Composite Engineering to develop technologies for low-cost unmanned attack aircraft

U.S. Air Force researchers are asking the Composite Engineering Inc. (CEI) Unmanned Systems Division in Sacramento, Calif., to develop low-cost unmanned aerial vehicle (UAV) technology that can lend itself to large-scale aerial attacks in remote regions where forward basing is difficult or impossible.

Sep 15th, 2016
1609mae Uv Strike

WRIGHT-PATTERSON AFB - U.S. Air Force researchers are asking the Composite Engineering Inc. (CEI) Unmanned Systems Division in Sacramento, Calif., to develop low-cost unmanned aerial vehicle (UAV) technology that can lend itself to large-scale aerial attacks in remote regions where forward basing is difficult or impossible.

Air Force Research Laboratory (AFRL) officials at Wright-Patterson Air Force Base, Ohio, announced a $40.8 million cost-share contract to CEI for the Low-Cost Attritable Strike Unmanned Aerial System (UAS) Demonstration project.

The Air Force is asking CEI to develop enabling technologies for affordable UAVs able to carry out long-range and high-speed attacks that are of sufficiently low cost that loss of these aircraft in battle could be tolerated.

Composite Engineering Inc., part of Kratos, will help develop enabling technologies for a future low-cost attack unmanned aircraft.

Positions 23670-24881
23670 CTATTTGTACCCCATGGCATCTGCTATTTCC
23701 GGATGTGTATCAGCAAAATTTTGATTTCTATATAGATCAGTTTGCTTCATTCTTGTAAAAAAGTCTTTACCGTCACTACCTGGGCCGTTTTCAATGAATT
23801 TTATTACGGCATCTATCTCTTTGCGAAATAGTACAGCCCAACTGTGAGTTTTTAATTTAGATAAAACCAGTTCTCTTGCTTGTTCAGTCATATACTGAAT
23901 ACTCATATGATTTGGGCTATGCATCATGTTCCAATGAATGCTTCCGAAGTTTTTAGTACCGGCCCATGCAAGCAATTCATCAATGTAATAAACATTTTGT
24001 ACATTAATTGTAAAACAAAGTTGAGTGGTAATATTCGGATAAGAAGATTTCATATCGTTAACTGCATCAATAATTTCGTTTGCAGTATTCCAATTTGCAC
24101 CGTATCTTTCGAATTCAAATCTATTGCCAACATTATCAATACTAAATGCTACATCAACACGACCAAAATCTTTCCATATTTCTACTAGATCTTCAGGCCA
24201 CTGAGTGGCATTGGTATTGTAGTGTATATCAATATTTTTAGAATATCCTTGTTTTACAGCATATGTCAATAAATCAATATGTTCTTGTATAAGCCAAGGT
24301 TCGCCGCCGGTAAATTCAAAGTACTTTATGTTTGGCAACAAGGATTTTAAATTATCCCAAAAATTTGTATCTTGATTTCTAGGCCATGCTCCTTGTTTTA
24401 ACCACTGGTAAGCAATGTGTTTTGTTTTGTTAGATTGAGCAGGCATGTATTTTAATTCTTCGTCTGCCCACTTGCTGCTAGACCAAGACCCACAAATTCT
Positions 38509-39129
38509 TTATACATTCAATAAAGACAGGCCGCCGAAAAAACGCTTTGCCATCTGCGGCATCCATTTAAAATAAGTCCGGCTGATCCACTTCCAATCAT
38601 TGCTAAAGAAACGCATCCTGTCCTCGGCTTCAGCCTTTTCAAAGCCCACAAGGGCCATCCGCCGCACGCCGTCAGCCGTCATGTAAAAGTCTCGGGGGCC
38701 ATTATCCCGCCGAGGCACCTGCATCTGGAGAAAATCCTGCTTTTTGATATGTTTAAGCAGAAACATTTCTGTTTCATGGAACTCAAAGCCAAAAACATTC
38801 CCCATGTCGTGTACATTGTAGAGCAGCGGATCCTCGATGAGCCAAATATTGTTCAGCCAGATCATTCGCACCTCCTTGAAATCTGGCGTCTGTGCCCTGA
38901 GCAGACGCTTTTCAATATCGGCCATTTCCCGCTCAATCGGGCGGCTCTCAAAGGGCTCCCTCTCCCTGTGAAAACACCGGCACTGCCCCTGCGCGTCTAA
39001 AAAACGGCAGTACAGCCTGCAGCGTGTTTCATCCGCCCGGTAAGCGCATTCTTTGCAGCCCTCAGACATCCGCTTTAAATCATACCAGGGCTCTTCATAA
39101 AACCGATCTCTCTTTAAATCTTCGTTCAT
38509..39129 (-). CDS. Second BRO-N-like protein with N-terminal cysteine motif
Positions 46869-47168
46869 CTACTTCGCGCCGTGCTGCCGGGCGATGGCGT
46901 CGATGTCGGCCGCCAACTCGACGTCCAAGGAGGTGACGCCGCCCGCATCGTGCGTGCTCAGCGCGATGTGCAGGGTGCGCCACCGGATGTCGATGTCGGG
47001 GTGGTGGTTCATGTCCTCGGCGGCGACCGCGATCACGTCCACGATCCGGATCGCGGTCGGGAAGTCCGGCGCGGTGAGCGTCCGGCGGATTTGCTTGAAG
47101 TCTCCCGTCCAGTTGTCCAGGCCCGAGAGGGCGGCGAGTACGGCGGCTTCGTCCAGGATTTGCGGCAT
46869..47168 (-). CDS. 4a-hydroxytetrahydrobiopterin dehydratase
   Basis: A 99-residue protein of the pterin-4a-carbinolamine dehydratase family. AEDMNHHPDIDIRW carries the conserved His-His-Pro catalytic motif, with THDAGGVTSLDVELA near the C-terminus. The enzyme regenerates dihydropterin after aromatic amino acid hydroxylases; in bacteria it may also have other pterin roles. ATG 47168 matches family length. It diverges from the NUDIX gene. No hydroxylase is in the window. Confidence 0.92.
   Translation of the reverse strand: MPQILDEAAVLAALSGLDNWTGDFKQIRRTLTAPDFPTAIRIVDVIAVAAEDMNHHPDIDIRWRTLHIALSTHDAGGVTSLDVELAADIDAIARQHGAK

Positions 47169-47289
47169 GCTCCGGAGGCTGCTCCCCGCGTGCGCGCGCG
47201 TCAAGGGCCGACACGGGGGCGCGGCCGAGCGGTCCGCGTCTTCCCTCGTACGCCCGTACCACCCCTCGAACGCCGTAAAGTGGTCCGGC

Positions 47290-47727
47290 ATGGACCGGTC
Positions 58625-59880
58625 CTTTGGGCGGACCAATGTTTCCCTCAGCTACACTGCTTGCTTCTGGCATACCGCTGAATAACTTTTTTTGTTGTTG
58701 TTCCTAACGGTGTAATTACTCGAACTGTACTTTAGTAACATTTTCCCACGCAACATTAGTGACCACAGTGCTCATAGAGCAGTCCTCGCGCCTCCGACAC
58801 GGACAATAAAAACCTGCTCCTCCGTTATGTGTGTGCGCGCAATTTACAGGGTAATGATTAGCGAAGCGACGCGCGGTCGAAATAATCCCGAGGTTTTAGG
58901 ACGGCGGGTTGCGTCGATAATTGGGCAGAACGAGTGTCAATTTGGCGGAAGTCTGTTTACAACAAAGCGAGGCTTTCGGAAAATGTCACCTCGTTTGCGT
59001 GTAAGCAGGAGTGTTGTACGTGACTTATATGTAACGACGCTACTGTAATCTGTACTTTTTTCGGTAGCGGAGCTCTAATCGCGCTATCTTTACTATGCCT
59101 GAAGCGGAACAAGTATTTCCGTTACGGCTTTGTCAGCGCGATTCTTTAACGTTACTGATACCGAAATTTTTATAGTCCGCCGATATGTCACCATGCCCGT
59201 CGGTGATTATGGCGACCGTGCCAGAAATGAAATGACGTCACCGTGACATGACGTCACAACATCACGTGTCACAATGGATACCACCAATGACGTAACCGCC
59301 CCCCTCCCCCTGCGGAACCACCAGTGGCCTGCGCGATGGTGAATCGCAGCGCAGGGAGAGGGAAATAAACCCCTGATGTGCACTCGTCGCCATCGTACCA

CEI experts will design, develop, assemble, and test a technical baseline for a high-speed, long-range, low-cost, limited-life strike UAV, identify key enabling technologies for future low-cost aircraft demonstrations, and provide a test drone for future capability and technology demonstrations.

Tight defense budgets and many kinds of military threats throughout the world are encouraging the Air Force to make dramatic reductions in the costs of attack UAVs to bring mass to the engagement, and increase defensive costs to potential adversaries, officials say.

Researchers want to trade the relatively high costs of UAV performance, design life, reliability, and maintainability for low-cost attritable aircraft intended for reuse with limited life and number of sorties.

The goal is to establish a benchmark concluding in a flight demonstration that will test the bounds of what can be accomplished in a short time to establish a baseline system cost against a notional set of strike vehicle requirements.

Air Force researchers want to develop UAV concepts that offer dramatic cost reductions to bring many unmanned aircraft to future engagements. The key will be to drive down the costs of unmanned strike aircraft, and reduce the time it takes to develop them.

On this contract the government share is $7.3 million and CEI's share is $33.5 million.

CEI will do the work in Sacramento, Calif., and should be finished by April 2019.

FOR MORE INFORMATION visit CEI, part of the Kratos Unmanned Systems Division, online at www.kratosusd.com, or the Air Force Research Laboratory at www.wpafb.af.mil/AFRL.

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